Kevin O'Rourke (2013): Why economics needs economic history: "In a recent Humanitas Lecture in Oxford, Stan Fischer said that 'I think I’ve learned as much from studying the history of central banking as I have from knowing the theory of central banking and I advise all of you who want to be central bankers to read the history books'...

...Knowledge of economic and financial history... forces students to recognise that major discontinuities in economic performance and economic policy regimes have occurred many times... often coincided with economic and financial crises, which therefore cannot be assumed away as theoretically impossible. A historical training would immunise students from the complacency that characterised the “Great Moderation”.... Economic history teaches students the importance of context.... History is replete with examples of institutions which developed to solve the problems of one era, but which later became problems in their own right.... Economic history is an unapologetically empirical field, exclusively dedicated to understanding the real world... forces students to add to the technical rigor of their programs an extra dimension of rigor: asking whether their explanations for historical events actually fit the facts or not. Which emphatically does not mean cherry-picking selected facts that fit your thesis and ignoring all the ones that don't: the world is a complicated place, and economists should be trained to recognise this...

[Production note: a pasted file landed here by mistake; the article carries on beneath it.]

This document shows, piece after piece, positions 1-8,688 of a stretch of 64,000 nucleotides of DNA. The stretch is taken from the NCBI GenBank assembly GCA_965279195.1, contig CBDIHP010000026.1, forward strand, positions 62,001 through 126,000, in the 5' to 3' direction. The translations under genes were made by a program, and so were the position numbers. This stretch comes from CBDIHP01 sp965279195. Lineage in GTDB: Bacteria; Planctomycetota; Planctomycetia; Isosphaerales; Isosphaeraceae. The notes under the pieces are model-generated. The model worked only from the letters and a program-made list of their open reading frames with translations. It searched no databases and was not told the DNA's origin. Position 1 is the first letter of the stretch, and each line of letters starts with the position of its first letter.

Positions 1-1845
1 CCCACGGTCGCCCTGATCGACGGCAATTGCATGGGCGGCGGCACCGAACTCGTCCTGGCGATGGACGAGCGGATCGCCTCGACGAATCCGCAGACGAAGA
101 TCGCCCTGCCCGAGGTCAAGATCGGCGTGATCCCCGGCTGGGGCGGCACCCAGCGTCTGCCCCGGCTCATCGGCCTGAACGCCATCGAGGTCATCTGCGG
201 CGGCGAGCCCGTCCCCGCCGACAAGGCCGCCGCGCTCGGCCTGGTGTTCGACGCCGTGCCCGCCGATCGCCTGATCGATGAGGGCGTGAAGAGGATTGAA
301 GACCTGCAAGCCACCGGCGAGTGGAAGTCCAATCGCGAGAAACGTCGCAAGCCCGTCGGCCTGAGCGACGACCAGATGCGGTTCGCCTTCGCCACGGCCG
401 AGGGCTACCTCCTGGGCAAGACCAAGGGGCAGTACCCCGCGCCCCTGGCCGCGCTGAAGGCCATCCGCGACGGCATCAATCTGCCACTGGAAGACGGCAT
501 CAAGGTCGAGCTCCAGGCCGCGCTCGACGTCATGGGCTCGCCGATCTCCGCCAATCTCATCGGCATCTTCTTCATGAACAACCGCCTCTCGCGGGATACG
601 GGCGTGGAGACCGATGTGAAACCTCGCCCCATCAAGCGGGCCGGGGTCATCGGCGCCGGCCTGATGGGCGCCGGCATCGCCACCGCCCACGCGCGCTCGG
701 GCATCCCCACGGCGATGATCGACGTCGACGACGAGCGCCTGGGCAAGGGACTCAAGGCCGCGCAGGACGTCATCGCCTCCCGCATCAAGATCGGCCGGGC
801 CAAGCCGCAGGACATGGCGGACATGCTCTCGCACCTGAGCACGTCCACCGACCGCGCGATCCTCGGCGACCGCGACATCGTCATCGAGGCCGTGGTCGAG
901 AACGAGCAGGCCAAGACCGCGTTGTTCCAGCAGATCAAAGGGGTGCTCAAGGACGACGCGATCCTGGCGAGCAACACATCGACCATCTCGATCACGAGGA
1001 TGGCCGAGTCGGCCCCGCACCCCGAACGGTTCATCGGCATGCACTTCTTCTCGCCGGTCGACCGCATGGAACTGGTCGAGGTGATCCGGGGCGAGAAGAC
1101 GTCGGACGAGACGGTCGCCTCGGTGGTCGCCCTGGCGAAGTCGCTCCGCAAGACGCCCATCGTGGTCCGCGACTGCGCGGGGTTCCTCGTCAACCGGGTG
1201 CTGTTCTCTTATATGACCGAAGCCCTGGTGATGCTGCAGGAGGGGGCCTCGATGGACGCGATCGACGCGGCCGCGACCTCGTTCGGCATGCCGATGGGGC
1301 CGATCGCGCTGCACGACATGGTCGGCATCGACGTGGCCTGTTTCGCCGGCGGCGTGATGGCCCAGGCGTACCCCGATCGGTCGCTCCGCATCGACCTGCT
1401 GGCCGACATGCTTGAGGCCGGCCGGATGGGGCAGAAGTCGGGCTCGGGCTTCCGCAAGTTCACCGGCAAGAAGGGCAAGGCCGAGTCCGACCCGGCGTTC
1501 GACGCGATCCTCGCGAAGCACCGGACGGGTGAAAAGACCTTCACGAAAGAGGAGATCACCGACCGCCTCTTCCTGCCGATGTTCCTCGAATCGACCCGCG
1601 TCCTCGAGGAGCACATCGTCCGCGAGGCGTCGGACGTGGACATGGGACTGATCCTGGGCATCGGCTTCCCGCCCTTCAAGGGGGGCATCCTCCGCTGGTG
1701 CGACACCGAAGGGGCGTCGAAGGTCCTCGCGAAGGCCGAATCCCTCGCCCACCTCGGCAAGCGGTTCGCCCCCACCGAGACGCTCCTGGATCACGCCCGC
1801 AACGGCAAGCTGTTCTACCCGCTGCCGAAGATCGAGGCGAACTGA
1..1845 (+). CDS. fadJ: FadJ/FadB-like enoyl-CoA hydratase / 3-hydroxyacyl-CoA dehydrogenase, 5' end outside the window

#shouldread

Comments